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Reconstruction of Corumbrella werneri

Reconstruction of Corumbrella werneri

Temporal occurrence
Upper Neoproterozoic
approx. 600 million years

Corumba, Brazil

Trunk : Cnidarians (Cnidaria)
Class : Umbrella jellyfish (Scyphozoa)
incertae sedis
Family : Corumbellidae
Genre : Corumbella
Type : Corumbella
Scientific name of the  genus
Hahn , Hahn , Leonardos , Pflug & Walde , 1982
Scientific name of the  species
Corumbella werneri
G. Hahn, R. Hahn, Leonardos, Pflug & Walde, 1982

The Corumbella is a fossil in a somewhat uncertain position that was discovered in 1980 by the geologist Detlef Walde from the University of Brasília . The site was a limestone quarry near the southern Brazilian city of Corumbá on the edge of the Pantanal in the Brazilian-Bolivian border area.


These are narrow, curled tubes that widen from the apex to an approximately square cross-section with rounded corners (tetraradial symmetry). The tubes were up to 80 mm long and measured at the upper end up to 25 mm, at the lower end about 2 mm in diameter. The tubes sat on an organic substrate and multiplied by budding. Corumbella is interpreted as a colonial cnidarians and as a sessile predator.

Systematic position

According to Babcock et al. (2003) shows the morphology of the tubes and the shape of the colony close relationships with the Scyphozoa, especially with the recent genus Stephanoscyphus . The first descriptors established a new family Corumbellidae, a new order Corumbellida and a new subclass Corumbellata for the species. Babcock et al. but reject subclass and order as too uncertain.


Corumbella werneri has so far only been described from the Corumba locality in Brazil . The location is in the lithostratigraphic Tamengo formation of the Corumba group. The age of the place of discovery could not yet be determined exactly. The find is definitely from the Upper Neoproterozoic. The age of the Corumba group was estimated to be 600 million years. The Tamengo formation lies in the higher part of the Corumba group. Similar finds were made in 1993 in the Gaojiashan region in eastern China. Their age is estimated to be 550 million years.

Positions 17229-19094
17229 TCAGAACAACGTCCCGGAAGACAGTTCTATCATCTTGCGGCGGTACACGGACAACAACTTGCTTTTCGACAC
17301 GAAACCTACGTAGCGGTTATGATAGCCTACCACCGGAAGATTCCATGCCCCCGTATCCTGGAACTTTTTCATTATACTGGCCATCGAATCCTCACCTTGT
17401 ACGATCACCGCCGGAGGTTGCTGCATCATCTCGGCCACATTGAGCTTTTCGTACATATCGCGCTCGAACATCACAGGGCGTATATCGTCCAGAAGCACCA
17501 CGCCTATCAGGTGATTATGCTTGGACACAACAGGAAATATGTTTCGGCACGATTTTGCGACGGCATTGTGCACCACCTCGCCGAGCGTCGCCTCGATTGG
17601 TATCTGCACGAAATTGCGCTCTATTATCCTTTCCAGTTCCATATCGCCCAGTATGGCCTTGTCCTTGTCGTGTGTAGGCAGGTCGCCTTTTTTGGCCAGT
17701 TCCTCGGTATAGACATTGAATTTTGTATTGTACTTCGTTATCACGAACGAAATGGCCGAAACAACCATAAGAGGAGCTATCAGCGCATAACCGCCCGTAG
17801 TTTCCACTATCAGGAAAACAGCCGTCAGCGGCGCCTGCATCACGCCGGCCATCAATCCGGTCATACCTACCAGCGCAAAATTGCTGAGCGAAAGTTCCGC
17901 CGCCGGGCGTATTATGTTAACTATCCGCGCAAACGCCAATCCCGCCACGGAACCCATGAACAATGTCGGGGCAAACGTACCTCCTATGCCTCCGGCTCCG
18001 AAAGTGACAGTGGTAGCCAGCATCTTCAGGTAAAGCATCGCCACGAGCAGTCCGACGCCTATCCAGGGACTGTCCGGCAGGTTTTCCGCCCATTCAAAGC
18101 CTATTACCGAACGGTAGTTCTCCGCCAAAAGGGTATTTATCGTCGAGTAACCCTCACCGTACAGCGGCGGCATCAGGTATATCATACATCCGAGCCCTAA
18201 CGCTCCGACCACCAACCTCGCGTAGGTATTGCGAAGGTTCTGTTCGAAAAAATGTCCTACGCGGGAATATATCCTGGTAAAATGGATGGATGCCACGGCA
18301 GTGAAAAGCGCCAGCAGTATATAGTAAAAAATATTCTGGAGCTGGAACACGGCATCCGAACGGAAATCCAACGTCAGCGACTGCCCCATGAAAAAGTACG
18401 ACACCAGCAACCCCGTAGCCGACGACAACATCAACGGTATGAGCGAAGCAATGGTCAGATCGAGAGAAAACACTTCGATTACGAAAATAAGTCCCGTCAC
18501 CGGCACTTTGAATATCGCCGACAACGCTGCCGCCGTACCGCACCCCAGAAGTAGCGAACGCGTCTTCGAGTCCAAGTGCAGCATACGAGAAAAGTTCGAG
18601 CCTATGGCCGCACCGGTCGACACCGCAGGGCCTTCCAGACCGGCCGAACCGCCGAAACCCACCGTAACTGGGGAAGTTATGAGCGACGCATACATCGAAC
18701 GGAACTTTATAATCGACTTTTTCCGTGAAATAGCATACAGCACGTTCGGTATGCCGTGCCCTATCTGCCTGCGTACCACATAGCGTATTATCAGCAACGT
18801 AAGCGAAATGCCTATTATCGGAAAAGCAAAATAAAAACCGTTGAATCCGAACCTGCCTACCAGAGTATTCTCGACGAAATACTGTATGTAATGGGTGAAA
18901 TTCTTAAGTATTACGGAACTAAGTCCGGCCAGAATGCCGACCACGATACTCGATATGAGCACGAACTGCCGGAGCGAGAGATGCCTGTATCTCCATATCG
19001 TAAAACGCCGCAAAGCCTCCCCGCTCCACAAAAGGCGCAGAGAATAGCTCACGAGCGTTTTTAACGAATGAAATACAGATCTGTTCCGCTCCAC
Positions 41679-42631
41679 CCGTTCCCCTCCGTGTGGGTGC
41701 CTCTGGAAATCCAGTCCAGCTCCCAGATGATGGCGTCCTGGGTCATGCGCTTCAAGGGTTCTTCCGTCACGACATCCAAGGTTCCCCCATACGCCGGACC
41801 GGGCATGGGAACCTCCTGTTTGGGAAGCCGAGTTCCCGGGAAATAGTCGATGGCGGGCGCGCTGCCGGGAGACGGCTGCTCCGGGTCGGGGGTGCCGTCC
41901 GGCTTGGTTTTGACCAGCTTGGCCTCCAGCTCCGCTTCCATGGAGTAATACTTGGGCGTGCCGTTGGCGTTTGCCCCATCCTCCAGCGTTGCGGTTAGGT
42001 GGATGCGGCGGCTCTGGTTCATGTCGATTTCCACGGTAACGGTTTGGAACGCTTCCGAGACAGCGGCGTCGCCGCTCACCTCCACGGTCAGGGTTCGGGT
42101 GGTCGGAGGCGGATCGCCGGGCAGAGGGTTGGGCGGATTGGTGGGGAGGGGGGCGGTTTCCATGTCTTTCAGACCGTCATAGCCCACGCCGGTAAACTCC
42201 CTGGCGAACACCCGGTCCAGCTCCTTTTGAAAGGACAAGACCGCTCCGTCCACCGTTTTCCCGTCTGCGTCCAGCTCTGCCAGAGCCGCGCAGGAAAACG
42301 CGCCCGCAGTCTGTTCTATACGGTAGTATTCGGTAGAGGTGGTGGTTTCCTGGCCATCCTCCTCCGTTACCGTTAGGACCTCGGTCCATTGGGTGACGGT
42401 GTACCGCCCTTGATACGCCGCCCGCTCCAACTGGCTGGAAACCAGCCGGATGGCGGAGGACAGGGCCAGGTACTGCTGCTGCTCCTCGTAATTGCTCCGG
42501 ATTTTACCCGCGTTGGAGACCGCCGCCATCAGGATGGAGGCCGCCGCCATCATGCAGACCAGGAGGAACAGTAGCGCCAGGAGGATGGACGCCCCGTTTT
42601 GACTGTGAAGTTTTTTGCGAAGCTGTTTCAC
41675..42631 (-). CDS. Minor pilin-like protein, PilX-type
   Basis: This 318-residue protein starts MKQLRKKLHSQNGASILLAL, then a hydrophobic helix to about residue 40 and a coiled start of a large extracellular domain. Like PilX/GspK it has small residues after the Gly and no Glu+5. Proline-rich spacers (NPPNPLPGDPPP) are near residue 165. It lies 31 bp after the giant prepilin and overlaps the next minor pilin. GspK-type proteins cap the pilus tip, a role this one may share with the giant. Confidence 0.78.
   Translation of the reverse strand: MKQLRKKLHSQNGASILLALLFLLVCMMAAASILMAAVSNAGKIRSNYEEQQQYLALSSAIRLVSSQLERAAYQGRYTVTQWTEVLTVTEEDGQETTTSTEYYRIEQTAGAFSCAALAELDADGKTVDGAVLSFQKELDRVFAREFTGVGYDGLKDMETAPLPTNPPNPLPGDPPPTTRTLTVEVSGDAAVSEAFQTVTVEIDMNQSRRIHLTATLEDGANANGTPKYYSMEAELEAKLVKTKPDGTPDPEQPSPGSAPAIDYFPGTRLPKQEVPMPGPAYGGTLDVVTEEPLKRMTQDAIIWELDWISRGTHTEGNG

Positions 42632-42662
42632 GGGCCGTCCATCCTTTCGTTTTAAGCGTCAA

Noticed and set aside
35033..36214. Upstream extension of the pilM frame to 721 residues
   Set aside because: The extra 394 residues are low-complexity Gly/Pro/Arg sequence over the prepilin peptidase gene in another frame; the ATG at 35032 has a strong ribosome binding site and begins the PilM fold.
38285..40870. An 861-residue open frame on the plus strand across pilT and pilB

Babcock et al. (2003) mention a previously undescribed species of Corumbella from the Wood Canyon Formation of the Nopah Range, Nye County, Nevada, which was described by James Hagadorn and Ben Wagoner. The authors take this as an indication that the Amazon craton and Laurentia were probably geographically close to each other at the time.

Individual evidence

  1. Current Research No. 5 with picture ( Memento from August 26, 2007 in the Internet Archive )


  • Loren E. Babcock, Anne M. Grunow, Georg Robert Sadowski and Stephen A. Leslie: Corumbella, an Ediacaran-grade organism from the Late Neoproterozoic of Brazil. Palaeogeography, Palaeoclimatology, Palaeoecology, 220: 7-18, Amsterdam 2005 ISSN
  • James W. Hagadorn and Ben M. Wagoner: Ediacaran fossils from the southwestern Great Basin, United States. Journal of Paleontology, 74: 349-359, 2000.

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